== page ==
“How do we go from acknowledging disparities to seeking to end them?” Menendez asked, “So that the happenstance of being born in America to a Hispanic family does not change your chances compared to other Americans?”
He said it “comes down to this: If we as a community make this one of the essential issues that we ask those who seek to represent us in the state legislature or in Congress, if they hear it as often as any other issue, like immigration or access to capital, then public policymakers will think and act upon and move forward an agenda that will end this disparity.”
One of the many changes introduced by the Affordable Care Act is to enable low- and moderate-income families to buy health insurance at reduced rates. But Ayala warns that merely throwing a blanket of health coverage over the Latino community won’t make the problem magically disappear.
“We have polling data from the Latino community showing overwhelming support for healthcare reform,” Ayala said. “The only part they don’t support is the mandate to purchase health insurance. We have to dig deep” to understand why Latinos like reform—but will need convincing before they’ll purchase health coverage.
Robert Montemayor, director of the Latino Information Network at Rutgers University, said the state’s Latino population is expected to rise from 1.5 million to 2.3 million in 2020, noting that 37 percent are currently under 18. Except for New York, New Jersey has the most diverse Latino population in the nation, with significant representation from Puerto Rico, Mexico, the Dominican Republic, Colombia, and Ecuador.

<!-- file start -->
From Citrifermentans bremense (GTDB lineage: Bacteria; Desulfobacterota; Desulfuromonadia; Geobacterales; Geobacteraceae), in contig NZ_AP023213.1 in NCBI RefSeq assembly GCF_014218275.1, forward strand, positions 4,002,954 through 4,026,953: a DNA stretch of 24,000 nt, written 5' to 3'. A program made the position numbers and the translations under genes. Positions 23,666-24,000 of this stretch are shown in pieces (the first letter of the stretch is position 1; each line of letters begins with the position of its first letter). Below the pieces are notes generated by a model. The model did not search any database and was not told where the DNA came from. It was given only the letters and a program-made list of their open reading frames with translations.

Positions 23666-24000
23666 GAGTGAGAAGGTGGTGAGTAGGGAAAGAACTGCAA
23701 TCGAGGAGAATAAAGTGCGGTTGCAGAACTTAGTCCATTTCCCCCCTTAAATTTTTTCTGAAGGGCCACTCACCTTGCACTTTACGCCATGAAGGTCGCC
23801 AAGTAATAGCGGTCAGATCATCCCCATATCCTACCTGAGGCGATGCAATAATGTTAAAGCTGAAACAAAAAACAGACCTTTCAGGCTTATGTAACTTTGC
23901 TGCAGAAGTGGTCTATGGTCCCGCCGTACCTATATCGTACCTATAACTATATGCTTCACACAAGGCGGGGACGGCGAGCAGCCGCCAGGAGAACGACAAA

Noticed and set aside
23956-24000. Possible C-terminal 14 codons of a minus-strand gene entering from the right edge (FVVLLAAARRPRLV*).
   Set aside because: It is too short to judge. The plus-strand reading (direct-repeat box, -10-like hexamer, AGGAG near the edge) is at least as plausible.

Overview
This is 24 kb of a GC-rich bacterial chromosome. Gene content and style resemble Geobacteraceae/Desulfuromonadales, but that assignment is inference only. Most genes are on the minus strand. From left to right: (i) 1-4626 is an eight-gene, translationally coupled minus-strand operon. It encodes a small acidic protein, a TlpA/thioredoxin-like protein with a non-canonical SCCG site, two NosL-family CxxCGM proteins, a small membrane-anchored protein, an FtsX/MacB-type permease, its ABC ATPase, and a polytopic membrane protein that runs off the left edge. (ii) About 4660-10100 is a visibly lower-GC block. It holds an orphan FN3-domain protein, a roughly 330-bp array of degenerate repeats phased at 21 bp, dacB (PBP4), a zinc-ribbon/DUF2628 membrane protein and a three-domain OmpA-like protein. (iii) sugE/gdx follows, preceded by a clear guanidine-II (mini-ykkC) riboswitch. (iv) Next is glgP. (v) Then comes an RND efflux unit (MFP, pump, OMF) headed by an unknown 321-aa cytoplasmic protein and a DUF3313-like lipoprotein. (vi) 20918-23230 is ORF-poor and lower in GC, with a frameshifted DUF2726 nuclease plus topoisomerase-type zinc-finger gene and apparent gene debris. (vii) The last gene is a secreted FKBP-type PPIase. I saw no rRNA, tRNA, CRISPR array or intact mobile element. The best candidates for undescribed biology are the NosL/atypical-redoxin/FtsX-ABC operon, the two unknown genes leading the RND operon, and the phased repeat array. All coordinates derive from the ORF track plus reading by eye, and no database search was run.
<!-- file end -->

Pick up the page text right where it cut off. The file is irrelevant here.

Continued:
Latinos tend to be workers and renters — and Montemayor said the high rate of labor force participation by Latinos aged 16 and older means “they are not in school but are working to provide for their families. The flip side is that they lose out on education.” Education, according to the institute, play a key role in healthcare disparities, because the better educated get jobs with health insurance, and educated individuals are better equipped to navigate the healthcare system.
Perez said the World Health Organization “defines disparities as ‘differences in health which are not only unnecessary and avoidable but, in addition, are considered unfair and unjust.'”
He said the institute is a step “toward eliminating the unfair and unjust circumstances surrounding health care that are imposed on our community.”
The institute will soon issue a report from its initial conference in October. It drew public health experts from academia, the healthcare system, and government, who explored issues affecting Latino health ranging from teenage pregnancy to childhood obesity, language barriers, poverty and education.
Ayala said another conference in six months will “bring in some more researchers who have done work on Latino health and present their research and upload it on the website and make it available to everyone.”